procedure TForm1.FormCreate(Sender: TObject);
begin
  Reg := TRegistry.Create;
end;

procedure TForm1.FormDestroy(Sender: TObject);
begin
  Reg.Free;
end;

procedure TForm1.btnWriteDataClick(Sender: TObject);
var
  Data : TidList;
begin
  if Reg.OpenKey('SOFTWARE\TEST',True) then
    begin
      Reg.WriteBinaryData('MyData',Data,SizeOf(TIdList));
      Reg.CloseKey;
    end;
end;

procedure TForm1.btnReadDataClick(Sender: TObject);
var
  Data : TidList;
begin
  if Reg.OpenKey('SOFTWARE\TEST',False) then
    begin
      if Reg.ValueExists('MyData') then
        Reg.ReadBinaryData('MyData',Data,SizeOf(TIdList));
      Reg.CloseKey;
    end;
end;
0
 
LVL 7

Expert Comment

by:sftweng
ID: 12286553
rbohac, agreed that you CAN do that however I recommend against it; by writing the individual elements, you can survive a change of structure later on, e.g., allowing the use of registry entries from a prior release of the software even though the internal representation might have changed.
0
 
LVL 7

Expert Comment

by:sftweng
ID: 12286570
Another consideration - Microsoft is moving away from a centralized registry in .NET, in favour of local INI files. Therefore I believe that TRegistryIniFile is a better choice since it supports both the registry and *.ini files, depending on the opearting system.
0
 

Author Comment

by:mantra246
ID: 12286652
sftweng - neat method you use, but what do you mean about ReadSection? (i've never really used the registry before other than to store the odd variable or two)
0
 

Author Comment

by:mantra246
ID: 12286669
> Microsoft is moving away from a centralized registry in .NET, in favour of local INI files

I wish Microsoft would make up their mind - can you say U-Turn.  It used to be that INI files were the expected way to go then the registry was the better option to be used - now ini files are to be used again!  Sheesh!
0
 
LVL 6

Expert Comment

by:rbohac
ID: 12286705
I agree, but it is useful if you don't want the data to be <easily> editably by the end user
0
 
LVL 7

Expert Comment

by:sftweng
ID: 12287030
mantra246, ReadSection from Delphi help:

Reads all the key names from a specified section of an INI file into a string list.

procedure ReadSection (const Section: String; Strings: TStrings); override;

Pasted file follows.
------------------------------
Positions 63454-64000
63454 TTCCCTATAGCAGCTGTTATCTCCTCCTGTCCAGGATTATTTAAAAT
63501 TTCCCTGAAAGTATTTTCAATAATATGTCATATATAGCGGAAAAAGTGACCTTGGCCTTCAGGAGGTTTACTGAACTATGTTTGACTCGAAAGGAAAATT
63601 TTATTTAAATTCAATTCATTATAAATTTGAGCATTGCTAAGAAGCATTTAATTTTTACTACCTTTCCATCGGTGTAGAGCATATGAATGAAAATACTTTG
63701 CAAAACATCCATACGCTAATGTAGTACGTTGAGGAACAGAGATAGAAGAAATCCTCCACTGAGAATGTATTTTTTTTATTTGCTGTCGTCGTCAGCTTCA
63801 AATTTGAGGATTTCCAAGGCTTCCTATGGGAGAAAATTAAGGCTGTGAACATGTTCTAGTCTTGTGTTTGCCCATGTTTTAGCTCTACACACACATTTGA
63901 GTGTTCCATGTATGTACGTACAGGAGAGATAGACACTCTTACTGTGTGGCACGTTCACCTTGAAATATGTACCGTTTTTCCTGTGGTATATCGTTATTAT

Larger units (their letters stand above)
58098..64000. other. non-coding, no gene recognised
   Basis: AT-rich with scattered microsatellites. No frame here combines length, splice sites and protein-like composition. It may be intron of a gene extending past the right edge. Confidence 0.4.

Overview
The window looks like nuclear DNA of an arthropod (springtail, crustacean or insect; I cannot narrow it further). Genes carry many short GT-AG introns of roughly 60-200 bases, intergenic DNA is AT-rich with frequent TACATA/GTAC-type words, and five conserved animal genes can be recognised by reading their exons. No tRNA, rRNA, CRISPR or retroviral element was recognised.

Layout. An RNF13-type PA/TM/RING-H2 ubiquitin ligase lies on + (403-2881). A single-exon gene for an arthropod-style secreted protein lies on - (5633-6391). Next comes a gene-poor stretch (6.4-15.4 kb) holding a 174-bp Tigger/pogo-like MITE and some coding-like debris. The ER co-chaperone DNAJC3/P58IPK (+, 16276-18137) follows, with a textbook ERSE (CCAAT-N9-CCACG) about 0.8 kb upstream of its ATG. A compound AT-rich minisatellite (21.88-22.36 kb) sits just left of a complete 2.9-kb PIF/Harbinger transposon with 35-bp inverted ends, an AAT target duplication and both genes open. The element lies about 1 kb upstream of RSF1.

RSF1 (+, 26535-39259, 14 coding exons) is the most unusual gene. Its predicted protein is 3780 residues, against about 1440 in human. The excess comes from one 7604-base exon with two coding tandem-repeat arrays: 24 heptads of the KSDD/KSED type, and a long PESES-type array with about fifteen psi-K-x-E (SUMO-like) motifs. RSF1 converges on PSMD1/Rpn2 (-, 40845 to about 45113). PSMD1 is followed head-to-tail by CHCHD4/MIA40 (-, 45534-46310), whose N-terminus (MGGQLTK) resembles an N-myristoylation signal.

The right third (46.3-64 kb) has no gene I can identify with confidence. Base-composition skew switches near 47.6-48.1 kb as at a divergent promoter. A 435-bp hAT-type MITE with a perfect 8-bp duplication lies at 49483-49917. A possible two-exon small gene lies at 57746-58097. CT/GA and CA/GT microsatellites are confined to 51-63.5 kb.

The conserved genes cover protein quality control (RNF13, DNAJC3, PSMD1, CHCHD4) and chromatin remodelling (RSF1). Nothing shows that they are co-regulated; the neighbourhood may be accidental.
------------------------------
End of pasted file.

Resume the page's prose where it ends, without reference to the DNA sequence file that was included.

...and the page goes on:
Description

Call ReadSection to retrieve the names of all keys within a specified section of an INI file into a string list object.

Section identifies the section from which to retrieve a list of key names. Strings specifies the string object to hold the retrieved names. Strings can point to a TString object such as a string list, or to a component property, such as Items for a TListBox component, that is a TString object itself.
0
 
LVL 7

Expert Comment

by:sftweng
ID: 12287053
rbohac, a good point. The usual tradeoff between ease of use and security. ;-)
0
 

Author Comment

by:mantra246
ID: 12491750
Thanks to both sftweng and rbohac for showing two very good methods.

I raised the points to give you both the original 250 points each.
0
 
LVL 7

Expert Comment

by:sftweng
ID: 12492175
Thanks.
0

Featured Post

Technology Partners: We Want Your Opinion!

We value your feedback.

Take our survey and automatically be enter to win anyone of the following:
Yeti Cooler, Amazon eGift Card, and Movie eGift Card!

Question has a verified solution.

If you are experiencing a similar issue, please ask a related question

A lot of questions regard threads in Delphi.   One of the more specific questions is how to show progress of the thread.   Updating a progressbar from inside a thread is a mistake. A solution to this would be to send a synchronized message to the…
Objective: - This article will help user in how to convert their numeric value become words. How to use 1. You can copy this code in your Unit as function 2. than you can perform your function by type this code The Code   (CODE) The Im…
Attackers love to prey on accounts that have privileges. Reducing privileged accounts and protecting privileged accounts therefore is paramount. Users, groups, and service accounts need to be protected to help protect the entire Active Directory …

732 members asked questions and received personalized solutions in the past 7 days.

Join the community of 500,000 technology professionals and ask your questions.

Join & Ask a Question